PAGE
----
In addition, this Spirit has affected those outside the faith. President Joseph Fielding Smith, after quoting the prophecy of Joel, provided the following insight: “There have been a great many discoveries. In fact, since the establishment of the gospel, these discoveries and inventions have been increasing more rapidly and we have seen more, perhaps, … than was seen during all the years from the days of the revival of learning and the reformation down to the visitation of Moroni to the Prophet Joseph Smith” (Doctrines of Salvation, 3 volumes, Salt Lake City: Bookcraft, 1954–56, 1:179). In short, the Spirit of God—meaning the Light of Christ—has been behind the rapid intellectual, scientific, and technological developments from the time of the Industrial Revolution to our own Information Age. Joseph Smith presides over our age of enlightenment and expansion.
2. Though we thrill in the knowledge that God continues to guide his church and kingdom, most of what we know today in the form of doctrine has come to us through Joseph Smith. His call initiated the “times of restitution of all things, which God hath spoken by the mouth of all his holy prophets since the world began” (Acts 3:21), a day of restoration that will continue throughout the Millennium. It is called the dispensation of the fulness of times. Joseph Smith was raised up to make known “those things which never have been revealed from the foundation of the world, but have been kept hid from the wise and prudent, [things that] shall be revealed unto babes and sucklings in this, the dispensation of the fulness of times” (D&C 128:18; see also D&C 124:41).
3. With the visit of the Savior to the postmortal spirit world, the work of the redemption of the dead began. But after the period of the Great Apostasy, this responsibility came to rest with the final dispensation. Think on it! Joseph Smith and his successors bear a major responsibility for the teaching of the gospel in the world of spirits and the performance of saving ordinances for literally billions of our Father’s children.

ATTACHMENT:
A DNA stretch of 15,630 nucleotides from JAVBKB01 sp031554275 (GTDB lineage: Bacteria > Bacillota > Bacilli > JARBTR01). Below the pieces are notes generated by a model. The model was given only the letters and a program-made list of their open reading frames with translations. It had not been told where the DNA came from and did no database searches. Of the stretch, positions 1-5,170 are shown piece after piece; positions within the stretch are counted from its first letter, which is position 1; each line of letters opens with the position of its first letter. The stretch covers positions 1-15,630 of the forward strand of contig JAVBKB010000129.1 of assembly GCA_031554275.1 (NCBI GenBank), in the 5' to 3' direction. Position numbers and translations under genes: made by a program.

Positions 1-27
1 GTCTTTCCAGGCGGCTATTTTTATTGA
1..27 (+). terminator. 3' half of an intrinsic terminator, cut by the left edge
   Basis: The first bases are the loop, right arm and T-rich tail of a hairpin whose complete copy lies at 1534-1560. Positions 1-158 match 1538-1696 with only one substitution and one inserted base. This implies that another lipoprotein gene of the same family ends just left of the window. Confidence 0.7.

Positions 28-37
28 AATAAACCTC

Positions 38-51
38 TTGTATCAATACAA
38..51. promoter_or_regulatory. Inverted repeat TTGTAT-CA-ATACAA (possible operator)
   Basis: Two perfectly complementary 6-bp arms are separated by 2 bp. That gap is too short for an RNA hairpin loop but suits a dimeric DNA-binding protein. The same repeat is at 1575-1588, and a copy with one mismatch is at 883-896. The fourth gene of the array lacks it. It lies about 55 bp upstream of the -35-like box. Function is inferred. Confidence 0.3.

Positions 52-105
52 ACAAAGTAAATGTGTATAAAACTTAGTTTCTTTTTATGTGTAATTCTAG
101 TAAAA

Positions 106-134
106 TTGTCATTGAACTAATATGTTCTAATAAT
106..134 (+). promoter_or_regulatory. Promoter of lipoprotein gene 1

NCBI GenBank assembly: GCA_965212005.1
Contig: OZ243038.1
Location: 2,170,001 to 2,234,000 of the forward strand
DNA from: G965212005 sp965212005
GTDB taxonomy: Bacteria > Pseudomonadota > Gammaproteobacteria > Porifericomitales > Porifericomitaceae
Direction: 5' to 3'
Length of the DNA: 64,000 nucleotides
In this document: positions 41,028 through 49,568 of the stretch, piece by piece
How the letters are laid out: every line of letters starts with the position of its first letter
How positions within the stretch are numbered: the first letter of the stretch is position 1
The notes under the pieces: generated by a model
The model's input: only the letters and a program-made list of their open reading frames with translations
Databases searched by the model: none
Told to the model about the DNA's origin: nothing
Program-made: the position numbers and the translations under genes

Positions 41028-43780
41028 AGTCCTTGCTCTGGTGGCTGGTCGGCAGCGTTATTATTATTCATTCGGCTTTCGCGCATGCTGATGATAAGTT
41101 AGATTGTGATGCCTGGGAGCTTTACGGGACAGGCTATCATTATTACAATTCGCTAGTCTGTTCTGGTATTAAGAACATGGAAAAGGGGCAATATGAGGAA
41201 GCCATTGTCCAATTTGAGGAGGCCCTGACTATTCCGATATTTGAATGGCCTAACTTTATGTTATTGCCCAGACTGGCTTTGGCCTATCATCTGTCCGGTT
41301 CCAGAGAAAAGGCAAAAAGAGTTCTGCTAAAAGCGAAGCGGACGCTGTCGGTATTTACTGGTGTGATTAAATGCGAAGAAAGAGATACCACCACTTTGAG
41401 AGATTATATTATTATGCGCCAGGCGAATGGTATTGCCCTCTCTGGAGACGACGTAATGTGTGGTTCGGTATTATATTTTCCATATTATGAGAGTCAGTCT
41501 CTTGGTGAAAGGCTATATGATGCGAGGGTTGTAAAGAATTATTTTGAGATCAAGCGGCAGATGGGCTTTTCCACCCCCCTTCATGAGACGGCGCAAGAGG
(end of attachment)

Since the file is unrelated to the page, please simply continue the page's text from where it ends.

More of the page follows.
President Brigham Young uttered this bold statement: “Joseph Smith holds the keys of this last dispensation, and is now engaged behind the vail in the great work of the last days. … No man or woman in this dispensation will ever enter into the celestial kingdom of God without the consent of Joseph Smith. From the day that the Priesthood was taken from the earth to the winding-up scene of all things, every man and woman must have the certificate of Joseph Smith, junior, as a passport to their entrance into the mansion where God and Christ are. … He holds the keys of that kingdom for the last dispensation—the keys to rule in the spirit world. …
“Should not this thought comfort all people? They will, by-and-by, be … thankful for such a man as Joseph Smith, junior. … It is his mission to see that all the children of men in this last dispensation are saved, that can be, through the redemption” (in Journal of Discourses,7:289; emphasis added).
As suggested earlier, the life of Joseph Smith in some degree followed the pattern set by his Master, Jesus Christ. That pattern holds true even when extended to its tragic conclusion. Like his Master, Joseph Smith also shed his blood in order that the final testament, the reestablishment of the new covenant, might be in full effect. (See Heb. 9:16.) Just prior to his death, the Prophet Joseph was reported to have remarked:
“I am tired, I have been mobbed, I have suffered so much. Some of the brethren think they can carry this work out better than I can, far better. I have asked the Lord to take me out of this world. I have stood all I can. I have to seal my testimony to this generation with my blood. I have to do it, for this work will never progress until I am gone, for the testimony is of no force until the testator is dead. People little know who I am when they talk about me, and they never will know until they see me weighed in the balance in the kingdom of God. Then they will know who I am, see me as I am” (Mary Elizabeth Rollins Lightner, in They Knew the Prophet,compiled by Hyrum and Helen Mae Andrus, Salt Lake City: Bookcraft, 1974, pages 26–27).